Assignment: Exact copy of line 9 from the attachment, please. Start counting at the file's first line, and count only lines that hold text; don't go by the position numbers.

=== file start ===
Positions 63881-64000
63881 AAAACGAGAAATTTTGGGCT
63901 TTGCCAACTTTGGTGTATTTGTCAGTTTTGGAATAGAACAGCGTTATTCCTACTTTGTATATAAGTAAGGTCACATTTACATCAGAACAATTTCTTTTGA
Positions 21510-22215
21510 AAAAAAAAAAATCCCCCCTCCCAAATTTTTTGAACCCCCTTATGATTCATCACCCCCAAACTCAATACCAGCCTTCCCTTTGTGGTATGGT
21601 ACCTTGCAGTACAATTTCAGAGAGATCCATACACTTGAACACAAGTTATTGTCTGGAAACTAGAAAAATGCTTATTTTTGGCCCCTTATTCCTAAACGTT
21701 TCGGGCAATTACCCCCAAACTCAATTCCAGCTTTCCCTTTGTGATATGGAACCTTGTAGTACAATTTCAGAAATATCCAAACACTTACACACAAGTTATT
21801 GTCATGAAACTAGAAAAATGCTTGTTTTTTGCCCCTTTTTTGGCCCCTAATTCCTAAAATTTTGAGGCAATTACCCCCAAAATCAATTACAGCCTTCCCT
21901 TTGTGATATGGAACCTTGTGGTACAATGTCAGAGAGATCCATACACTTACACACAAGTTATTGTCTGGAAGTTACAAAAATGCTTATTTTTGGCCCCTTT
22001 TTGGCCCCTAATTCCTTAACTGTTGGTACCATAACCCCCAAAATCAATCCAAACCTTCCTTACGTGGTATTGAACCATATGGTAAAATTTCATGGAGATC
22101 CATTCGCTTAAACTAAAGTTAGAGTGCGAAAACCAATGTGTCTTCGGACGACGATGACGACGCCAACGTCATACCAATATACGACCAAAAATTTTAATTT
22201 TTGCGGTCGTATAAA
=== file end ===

21901 TTGTGATATGGAACCTTGTGGTACAATGTCAGAGAGATCCATACACTTACACACAAGTTATTGTCTGGAAGTTACAAAAATGCTTATTTTTGGCCCCTTT